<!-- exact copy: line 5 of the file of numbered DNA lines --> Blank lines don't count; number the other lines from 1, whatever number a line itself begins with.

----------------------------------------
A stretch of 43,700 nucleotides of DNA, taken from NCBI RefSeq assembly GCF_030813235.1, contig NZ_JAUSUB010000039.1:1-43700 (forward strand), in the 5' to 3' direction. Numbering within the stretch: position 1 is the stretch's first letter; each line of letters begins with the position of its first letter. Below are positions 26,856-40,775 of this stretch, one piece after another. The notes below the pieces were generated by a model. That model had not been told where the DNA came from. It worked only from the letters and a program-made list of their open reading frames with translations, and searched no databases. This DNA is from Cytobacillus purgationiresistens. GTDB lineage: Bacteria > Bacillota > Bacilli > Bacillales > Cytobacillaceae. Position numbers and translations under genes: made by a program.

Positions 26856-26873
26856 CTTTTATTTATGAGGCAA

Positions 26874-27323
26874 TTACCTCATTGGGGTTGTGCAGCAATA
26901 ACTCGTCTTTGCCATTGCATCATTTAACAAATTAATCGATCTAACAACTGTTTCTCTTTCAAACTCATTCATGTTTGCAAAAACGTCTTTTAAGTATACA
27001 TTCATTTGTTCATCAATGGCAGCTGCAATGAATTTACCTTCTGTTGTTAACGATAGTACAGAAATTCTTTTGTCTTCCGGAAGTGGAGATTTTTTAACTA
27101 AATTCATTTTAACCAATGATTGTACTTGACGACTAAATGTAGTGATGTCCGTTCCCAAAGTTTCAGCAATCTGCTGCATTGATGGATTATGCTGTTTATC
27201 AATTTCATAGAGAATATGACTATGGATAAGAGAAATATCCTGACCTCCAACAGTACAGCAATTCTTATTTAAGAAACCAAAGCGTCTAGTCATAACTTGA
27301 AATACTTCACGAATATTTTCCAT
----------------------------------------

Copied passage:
26874 TTACCTCATTGGGGTTGTGCAGCAATA